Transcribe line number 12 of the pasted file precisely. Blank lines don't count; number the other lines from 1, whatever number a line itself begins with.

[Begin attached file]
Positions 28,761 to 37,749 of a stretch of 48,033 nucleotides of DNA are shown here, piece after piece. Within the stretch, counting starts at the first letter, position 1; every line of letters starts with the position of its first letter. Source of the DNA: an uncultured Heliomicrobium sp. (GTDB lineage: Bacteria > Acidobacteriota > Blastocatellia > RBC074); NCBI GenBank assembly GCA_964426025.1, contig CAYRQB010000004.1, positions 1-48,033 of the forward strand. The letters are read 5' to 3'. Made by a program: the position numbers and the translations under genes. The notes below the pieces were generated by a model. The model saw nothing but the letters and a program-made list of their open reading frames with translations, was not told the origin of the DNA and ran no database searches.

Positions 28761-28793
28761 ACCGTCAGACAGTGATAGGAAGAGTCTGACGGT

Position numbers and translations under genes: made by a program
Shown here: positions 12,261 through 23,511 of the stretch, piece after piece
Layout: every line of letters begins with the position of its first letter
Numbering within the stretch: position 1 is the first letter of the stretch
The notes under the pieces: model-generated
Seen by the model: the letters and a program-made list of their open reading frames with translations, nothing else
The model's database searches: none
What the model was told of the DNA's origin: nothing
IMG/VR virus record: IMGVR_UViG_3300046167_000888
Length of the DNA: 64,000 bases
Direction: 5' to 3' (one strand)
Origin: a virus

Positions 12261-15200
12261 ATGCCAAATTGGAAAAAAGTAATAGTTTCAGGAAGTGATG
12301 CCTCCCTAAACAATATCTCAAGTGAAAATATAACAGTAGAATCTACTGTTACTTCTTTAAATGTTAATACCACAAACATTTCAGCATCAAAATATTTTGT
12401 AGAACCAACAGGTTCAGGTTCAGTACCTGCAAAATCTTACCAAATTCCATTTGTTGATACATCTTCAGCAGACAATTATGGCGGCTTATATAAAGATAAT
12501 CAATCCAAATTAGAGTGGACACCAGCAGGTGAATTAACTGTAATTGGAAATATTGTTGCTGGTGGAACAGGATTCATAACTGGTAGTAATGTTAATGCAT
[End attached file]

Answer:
IMG/VR virus record: IMGVR_UViG_3300046167_000888